Therapist telephone calls were intended to be supportive, however, no specific therapeutic approach or training was used, and therapists were free to recommend an intervention of their choice. Participants had been instructed beforehand that telephone calls would be brief. Participants were also informed that the therapist would stay in touch by watching their responses, even when no phone calls occurred.

Treatment as usual:

Treatment as usual consisted of all usual health‐care services, such as visits with general medical practitioners and psychiatrists, as needed emergency services, addiction counselling, outpatient psychotherapy, day clinic and inpatient treatment, and 3 months inpatient rehabilitation programs.


Participants in the text-message group dropped out of the study at a lower rate than those in the control group.

The proportion of participants lost from the study over the 12-month study period was higher in the treatment as usual group versus the text message + treatment as usual group (31.4% versus 22.4%).

Forty-seven participants missed their final assessment and collateral information was used to determine their outcomes (text message + treatment as usual n= 18; treatment as usual n= 29). Additionally, there were 42 participants who missed their final assessment and for whom collaterals were not available; these participants were thus classified as ‘heavy drinking’ (text message + treatment as usual n= 16, treatment as usual n= 26).

Text message follow-up group participants were moderately responsive to text messages.

Altogether, 9,019 text messages were sent to the text message group participants, who responded with 5,454 replies.

In the text message group, 22.2% of participants responded to ≥90% of the text prompts. Additionally, 42.2% of individuals in the text-message group texted an ‘A’ response indicating they had drunk or needed help at least once. Overall, these responses represented 2.7% of all responses.

A total of 1,765 phone calls took place between therapists and participants. The most frequent content was telephone counseling, occurring in 1,472 (83%) of the phone calls.

Those receiving text message follow-ups were less likely to be drinking heavily at 10-12-month follow-up.

In the text message group, 22.2% were categorized as heavy drinking (versus non-heavy drinking and abstinence) compared to 32.3% in the treatment as usual group in follow-up months 10–12, an absolute difference of 10.2%, but a relative 50% improvement over treatment as usual.

Additionally, after adjusting for sex and pre-study alcohol consumption, the text message group was 78% less likely to be drinking heavily (versus endorsing non-heavy drinking and abstinence) compared to the treatment as usual group.

Those receiving text message follow-ups had a higher rate of alcohol abstinence, but not other alcohol, health, or service utilization over 12-month follow-up.

The text message group reported more days of alcohol abstinence over the 12-month study period (on average, 267 versus 242).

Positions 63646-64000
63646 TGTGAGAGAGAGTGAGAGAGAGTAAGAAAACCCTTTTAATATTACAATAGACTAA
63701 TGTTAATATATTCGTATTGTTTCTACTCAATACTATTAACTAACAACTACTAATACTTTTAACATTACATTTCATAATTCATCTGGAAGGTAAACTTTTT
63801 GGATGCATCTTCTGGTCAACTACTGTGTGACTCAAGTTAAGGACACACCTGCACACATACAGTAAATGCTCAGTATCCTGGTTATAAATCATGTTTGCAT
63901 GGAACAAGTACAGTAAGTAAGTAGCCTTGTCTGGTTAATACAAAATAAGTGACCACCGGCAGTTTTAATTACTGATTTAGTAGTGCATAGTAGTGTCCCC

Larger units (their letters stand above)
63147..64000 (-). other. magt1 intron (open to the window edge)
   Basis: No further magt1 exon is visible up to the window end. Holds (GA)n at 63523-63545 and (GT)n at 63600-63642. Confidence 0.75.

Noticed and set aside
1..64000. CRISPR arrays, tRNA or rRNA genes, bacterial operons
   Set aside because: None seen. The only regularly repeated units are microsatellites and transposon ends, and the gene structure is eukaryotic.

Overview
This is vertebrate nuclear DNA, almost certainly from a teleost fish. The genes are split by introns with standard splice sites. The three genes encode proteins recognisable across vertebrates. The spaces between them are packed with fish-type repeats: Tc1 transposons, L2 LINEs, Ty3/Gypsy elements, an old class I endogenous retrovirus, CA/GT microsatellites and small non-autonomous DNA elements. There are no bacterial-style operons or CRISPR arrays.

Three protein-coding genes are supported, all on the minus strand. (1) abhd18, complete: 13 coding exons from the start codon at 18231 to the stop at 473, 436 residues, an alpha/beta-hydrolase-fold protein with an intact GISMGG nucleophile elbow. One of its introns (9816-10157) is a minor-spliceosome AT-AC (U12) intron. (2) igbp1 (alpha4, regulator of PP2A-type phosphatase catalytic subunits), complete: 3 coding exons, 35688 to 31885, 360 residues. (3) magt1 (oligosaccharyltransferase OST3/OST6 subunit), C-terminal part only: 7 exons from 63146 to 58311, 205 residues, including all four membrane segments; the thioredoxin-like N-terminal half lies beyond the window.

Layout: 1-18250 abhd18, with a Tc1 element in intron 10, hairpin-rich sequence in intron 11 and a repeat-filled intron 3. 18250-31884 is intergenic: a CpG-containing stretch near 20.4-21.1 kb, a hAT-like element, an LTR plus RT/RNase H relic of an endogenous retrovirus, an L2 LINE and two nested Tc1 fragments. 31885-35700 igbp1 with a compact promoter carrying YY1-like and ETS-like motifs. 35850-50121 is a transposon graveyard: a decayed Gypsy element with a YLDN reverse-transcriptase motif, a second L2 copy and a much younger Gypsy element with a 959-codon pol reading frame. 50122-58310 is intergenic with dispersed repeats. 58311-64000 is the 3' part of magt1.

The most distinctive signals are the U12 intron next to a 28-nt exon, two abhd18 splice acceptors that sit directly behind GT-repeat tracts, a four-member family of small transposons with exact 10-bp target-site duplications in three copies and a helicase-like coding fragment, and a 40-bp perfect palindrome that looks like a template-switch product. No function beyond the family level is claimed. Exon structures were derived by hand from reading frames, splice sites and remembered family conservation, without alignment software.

However, groups were not significantly different in terms of longest abstinence period, number of reported drinking days, number of reported heavy drinking days, or drinks per drinking day.
Groups were also similar over the 12-month study period in terms of number of psychological diagnoses, self-rated health, and service utilization.


Findings in this study support previous work suggesting benefit of text message-based check-ins with as-needed phone care for individuals seeking recovery from alcohol use disorder. This is good news because it shows that meaningful improvements in treatment outcomes can be produced with a relatively uncomplicated, and low-cost intervention. Though these kinds of phone check-ins by providers can be taxing on the resources of treatment programs, these costs are well offset by the clinical benefit conferred to patients and the long-term cost savings cost to healthcare systems. The research to date suggests that initial investments in these types of regular, structured post-treatment check-ins are likely to pay for themselves over time while decreasing alcohol consumption and related harms.

Although not tested in this study, the working mechanism of text message- and phone-based continuing care is likely earlier detection of problems that may lead to relapse to active alcohol use disorder and drinking lapses that precede alcohol use disorder relapse. Timely therapeutic intervention from providers when risk is detected likely helps patients make necessary adjustments in their treatment and self-care that prevents problems from spiraling. In other words, the text messages themselves may not be of particular benefit, but rather the benefit may be that they help people stay connected with care. This idea is supported by previous findings that have showed that although monitoring alone does produce some benefit, it is monitoring plus intervention that produces the most benefit. However, it is also possible that having some accountability (i.e., knowing someone will be checking in) encourages alcohol abstinence. Most likely the benefits associated with such interventions are a combination of both factors.